Bush's Secret Strategy

George W. Bush long has tried to avoid questions about the days when, as he puts it, "I was young and irresponsible." Before last week one of his closest shaves came in September 1996, when he was called for jury duty in the Travis County Court of Law--a jurisdiction with a heavy docket of DWI cases. Bush suggested he was raring to go. "If you're going to live in a democracy... you need to participate," he told reporters.

Privately, Bush's legal team was worried. A few days before his appearance, NEWSWEEK has learned, staffer Patricia McDaniel was called to a meeting with Bush's chief counsel, Al Gonzales. What sort of questions would Bush face as a potential juror, he wanted to know. McDaniel had worked for years as a defense lawyer on DWI cases. In court papers filed in an unrelated case last year, McDaniel said she was asked to give "legal advice regarding the possible exposure of the Governor in answering personal questions about his background."

Bush almost certainly would have faced one question: had he ever been arrested for drunken driving? Even the standard jury questionnaire, submitted by Bush's office, came close. It asked if he had "ever been accused, or a complainant... in a criminal case." The answer was left blank. Still, on Sept. 30, 1996, Bush showed up at the courthouse, again professing his eagerness to serve. The case of the day involved a topless dancer at an Austin nightclub called Sugar's. She was on trial for DWI.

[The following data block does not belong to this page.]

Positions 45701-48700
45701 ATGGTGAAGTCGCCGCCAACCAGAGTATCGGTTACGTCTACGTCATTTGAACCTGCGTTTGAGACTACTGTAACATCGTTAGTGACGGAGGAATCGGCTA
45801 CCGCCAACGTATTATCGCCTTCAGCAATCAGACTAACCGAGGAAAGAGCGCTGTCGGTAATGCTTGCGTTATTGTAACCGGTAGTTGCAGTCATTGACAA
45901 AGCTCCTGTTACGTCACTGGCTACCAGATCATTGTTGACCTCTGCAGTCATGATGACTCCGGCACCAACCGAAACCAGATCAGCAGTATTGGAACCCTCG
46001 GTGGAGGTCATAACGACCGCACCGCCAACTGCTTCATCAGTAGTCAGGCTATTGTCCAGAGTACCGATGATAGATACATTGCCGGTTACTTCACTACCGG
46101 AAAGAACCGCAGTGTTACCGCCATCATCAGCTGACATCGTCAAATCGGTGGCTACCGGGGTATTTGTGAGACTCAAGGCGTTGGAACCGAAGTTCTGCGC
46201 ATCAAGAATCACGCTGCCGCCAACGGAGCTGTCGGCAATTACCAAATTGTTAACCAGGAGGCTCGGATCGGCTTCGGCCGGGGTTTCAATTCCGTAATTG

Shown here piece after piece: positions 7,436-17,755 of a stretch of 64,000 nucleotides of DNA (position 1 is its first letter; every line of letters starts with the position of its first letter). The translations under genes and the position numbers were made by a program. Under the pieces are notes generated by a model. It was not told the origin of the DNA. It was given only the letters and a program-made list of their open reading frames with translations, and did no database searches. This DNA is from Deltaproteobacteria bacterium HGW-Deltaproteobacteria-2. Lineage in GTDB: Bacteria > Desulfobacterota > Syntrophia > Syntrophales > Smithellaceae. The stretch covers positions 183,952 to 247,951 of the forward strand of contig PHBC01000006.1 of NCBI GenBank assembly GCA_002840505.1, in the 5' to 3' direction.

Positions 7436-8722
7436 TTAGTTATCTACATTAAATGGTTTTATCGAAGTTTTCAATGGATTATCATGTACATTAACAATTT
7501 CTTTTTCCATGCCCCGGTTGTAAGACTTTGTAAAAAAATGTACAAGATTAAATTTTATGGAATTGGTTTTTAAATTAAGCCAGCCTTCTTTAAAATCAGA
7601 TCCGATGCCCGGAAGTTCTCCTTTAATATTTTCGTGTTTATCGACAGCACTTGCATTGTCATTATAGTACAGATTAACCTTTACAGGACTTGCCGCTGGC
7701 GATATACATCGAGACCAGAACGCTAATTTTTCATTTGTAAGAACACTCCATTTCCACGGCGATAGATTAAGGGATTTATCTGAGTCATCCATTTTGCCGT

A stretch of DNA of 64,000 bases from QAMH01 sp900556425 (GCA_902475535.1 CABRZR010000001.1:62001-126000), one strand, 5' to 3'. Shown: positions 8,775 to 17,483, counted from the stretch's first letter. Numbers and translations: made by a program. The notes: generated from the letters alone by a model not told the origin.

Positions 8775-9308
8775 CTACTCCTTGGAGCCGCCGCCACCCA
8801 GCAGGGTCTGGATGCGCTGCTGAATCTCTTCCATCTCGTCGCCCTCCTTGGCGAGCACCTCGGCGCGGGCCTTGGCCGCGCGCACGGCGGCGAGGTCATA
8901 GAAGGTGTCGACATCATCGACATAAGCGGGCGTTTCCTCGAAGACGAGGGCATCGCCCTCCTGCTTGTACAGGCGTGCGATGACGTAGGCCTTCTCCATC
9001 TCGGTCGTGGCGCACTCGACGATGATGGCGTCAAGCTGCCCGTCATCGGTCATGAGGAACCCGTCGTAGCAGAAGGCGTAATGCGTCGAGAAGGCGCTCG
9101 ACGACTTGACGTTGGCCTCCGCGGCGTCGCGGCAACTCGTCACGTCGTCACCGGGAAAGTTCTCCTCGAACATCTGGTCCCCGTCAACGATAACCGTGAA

While Bush chatted with reporters in the corridor, Gonzales consulted with the judge in chambers. Gonzales raised an unusual argument: as governor, Bush had a potential conflict because he one day might be asked to pardon the defendant. As a courtesy, Travis County prosecutor Ken Oden told NEWSWEEK, he agreed to let the governor off the hook. And defense attorney David Wahlberg agreed to make the motion. Reporters duly noted that the defense had bounced Bush. The governor--who aides say "never sought to deceive"--walked into the sunlight proclaiming that he was "glad to do my duty."